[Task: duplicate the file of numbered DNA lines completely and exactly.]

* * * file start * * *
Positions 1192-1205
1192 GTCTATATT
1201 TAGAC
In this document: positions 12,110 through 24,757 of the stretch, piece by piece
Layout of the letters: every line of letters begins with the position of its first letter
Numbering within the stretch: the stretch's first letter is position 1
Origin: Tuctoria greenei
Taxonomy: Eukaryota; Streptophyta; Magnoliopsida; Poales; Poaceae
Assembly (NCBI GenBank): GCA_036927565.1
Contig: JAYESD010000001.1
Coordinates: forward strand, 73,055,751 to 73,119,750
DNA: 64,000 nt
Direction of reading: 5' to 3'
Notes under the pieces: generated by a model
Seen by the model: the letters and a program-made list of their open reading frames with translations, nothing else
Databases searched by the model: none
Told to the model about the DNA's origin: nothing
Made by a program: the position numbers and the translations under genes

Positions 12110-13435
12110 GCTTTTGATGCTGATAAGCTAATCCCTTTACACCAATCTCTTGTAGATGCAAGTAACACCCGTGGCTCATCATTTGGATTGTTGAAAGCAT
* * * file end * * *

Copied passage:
Positions 1192-1205
1192 GTCTATATT
1201 TAGAC
In this document: positions 12,110 through 24,757 of the stretch, piece by piece
Layout of the letters: every line of letters begins with the position of its first letter
Numbering within the stretch: the stretch's first letter is position 1
Origin: Tuctoria greenei
Taxonomy: Eukaryota; Streptophyta; Magnoliopsida; Poales; Poaceae
Assembly (NCBI GenBank): GCA_036927565.1
Contig: JAYESD010000001.1
Coordinates: forward strand, 73,055,751 to 73,119,750
DNA: 64,000 nt
Direction of reading: 5' to 3'
Notes under the pieces: generated by a model
Seen by the model: the letters and a program-made list of their open reading frames with translations, nothing else
Databases searched by the model: none
Told to the model about the DNA's origin: nothing
Made by a program: the position numbers and the translations under genes

Positions 12110-13435
12110 GCTTTTGATGCTGATAAGCTAATCCCTTTACACCAATCTCTTGTAGATGCAAGTAACACCCGTGGCTCATCATTTGGATTGTTGAAAGCAT